Richard Nixon photo

Veto of the United States Information Agency Appropriations Authorization Bill.

October 23, 1973

To the Senate of the United States:

I am returning today without my approval S. 1317, the United States Information Agency Appropriations Authorization Act of 1973.

The major purpose of this bill is to authorize appropriations for operation of the USIA during fiscal year 1974. Unfortunately, however, the Congress has injected a separate issue which, in good conscience, I must oppose.

Traditionally, when it is deemed necessary for a Department or Agency 'to withhold certain confidential information that has been requested by the Congress, the President issues a directive or statement prohibiting the disclosure of such information and explaining the reasons for his action. The two branches then explore means of compromise by which data can be supplied in a way that is consistent with the constitutional obligations of each branch.

Section 4 of S. 1317 ignores this precedent. Instead, it would penalize the USIA with a possible cut-off of funds if it failed to meet a demand for confidential internal information made by the Senate Committee on Foreign Relations or the House Committee on Foreign Affairs--however unreasonable that demand might be.

The Justice Department has advised me that section 4 is an unconstitutional attempt on the part of the Congress to undermine the President's constitutional responsibility to withhold the disclosure of information when, in his judgment, such disclosure would be contrary to the public interest. From George Washington on, my predecessors have defended this Presidential responsibility, recognizing that the traditional division of powers and comity between the executive and legislative branches must be maintained. I intend to do no less.

A practical effect of section 4 would be to restrict the USIA access to sensitive foreign policy information essential to carrying out its mission. The Agency could also be forced to disclose internal documents and working papers which do not represent approved policy. Failure of the Congress to respect the confidentiality of such papers would prevent a free and frank exchange of views within the USIA and between it and other parts of the executive branch--an exchange 'that is vital if the USIA is to function as an effective arm of American foreign policy.

This Administration has invoked Executive privilege to withhold information only in the most compelling circumstances and only after thorough, thoughtful evaluation of the facts. As evidence of our good faith, the USIA has complied as fully as possible with every Congressional request for information during the authorization and appropriations hearings this year, and will continue to do so. For example, it provided the Senate Foreign Relations Committee alone with detailed answers to more than one hundred substantive questions prior to this year's authorization hearings.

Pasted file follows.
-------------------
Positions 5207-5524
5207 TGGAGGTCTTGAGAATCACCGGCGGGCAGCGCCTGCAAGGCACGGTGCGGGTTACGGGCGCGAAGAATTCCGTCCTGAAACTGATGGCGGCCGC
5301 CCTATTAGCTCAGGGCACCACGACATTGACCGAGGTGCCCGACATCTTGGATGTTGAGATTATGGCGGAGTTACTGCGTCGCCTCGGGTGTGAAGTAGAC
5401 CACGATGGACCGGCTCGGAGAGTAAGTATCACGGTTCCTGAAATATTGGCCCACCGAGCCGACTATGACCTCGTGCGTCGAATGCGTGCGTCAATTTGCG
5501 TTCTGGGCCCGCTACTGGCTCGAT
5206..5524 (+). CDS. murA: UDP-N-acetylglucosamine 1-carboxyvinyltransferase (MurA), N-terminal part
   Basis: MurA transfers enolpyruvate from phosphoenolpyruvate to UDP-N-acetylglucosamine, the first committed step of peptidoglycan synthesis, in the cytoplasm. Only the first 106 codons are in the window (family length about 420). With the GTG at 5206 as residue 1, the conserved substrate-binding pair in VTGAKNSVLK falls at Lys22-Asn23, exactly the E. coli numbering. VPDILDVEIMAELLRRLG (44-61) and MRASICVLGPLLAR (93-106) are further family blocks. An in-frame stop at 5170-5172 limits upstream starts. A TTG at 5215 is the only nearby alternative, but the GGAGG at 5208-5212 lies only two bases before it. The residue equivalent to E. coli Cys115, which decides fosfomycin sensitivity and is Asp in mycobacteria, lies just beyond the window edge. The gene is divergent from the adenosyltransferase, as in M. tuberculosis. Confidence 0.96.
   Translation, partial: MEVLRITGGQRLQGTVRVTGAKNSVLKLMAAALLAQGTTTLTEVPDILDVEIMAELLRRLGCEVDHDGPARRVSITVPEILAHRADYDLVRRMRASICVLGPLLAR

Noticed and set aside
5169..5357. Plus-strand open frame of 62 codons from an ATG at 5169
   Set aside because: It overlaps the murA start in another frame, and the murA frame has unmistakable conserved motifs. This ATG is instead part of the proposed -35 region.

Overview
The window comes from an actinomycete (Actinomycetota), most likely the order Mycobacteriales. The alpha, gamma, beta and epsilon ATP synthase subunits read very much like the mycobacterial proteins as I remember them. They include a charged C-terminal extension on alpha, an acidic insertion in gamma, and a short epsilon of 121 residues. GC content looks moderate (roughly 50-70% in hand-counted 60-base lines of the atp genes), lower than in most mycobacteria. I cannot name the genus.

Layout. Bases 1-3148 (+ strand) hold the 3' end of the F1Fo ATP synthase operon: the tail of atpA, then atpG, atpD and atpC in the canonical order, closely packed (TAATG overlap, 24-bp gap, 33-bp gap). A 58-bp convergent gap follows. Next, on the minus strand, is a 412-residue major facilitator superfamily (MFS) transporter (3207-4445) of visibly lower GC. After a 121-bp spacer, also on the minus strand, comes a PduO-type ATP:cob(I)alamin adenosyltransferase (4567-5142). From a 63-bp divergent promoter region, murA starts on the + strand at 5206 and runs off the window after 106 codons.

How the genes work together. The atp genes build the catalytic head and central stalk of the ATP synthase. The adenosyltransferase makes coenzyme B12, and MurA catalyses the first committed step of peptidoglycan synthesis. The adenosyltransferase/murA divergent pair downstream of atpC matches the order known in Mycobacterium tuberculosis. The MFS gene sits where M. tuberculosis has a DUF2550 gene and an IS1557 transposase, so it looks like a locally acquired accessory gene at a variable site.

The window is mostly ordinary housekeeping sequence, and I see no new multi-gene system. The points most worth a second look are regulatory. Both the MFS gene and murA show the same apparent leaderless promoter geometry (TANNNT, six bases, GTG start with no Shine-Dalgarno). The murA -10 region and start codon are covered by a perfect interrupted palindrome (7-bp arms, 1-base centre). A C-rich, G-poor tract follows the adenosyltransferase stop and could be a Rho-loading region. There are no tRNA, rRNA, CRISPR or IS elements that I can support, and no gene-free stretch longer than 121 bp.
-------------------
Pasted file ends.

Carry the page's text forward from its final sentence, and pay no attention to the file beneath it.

If a President failed to take a stand in this instance to protect the division of powers and uphold the doctrine of Executive privilege, the door would be opened to even more serious encroachments on the constitutional system. Already, provisions similar to those in section 4 are contained in two vital bills at very advanced stages in the legislative process--S. 2335, the economic foreign assistance authorization bill, and S. 1443, the security assistance authorization bill.

The issue at stake is simple. It involves far more than the confidential documents of the USIA or our other foreign affairs and national security agencies. Rather, it involves the preservation of the basic ability of the executive branch to continue to function and perform the responsibilities assigned to it by the Constitution. Unless privacy in the preliminary exchange of views between personnel of the Executive agencies can be maintained, the healthy expression of opinion and the frank, forthright interplay of ideas that are essential to sound policy and effective administration cannot survive.


The White House,

October 23, 1973.

Note: The Senate sustained the President's veto on October 30, 1973.

Richard Nixon, Veto of the United States Information Agency Appropriations Authorization Bill. Online by Gerhard Peters and John T. Woolley, The American Presidency Project

Simple Search of Our Archives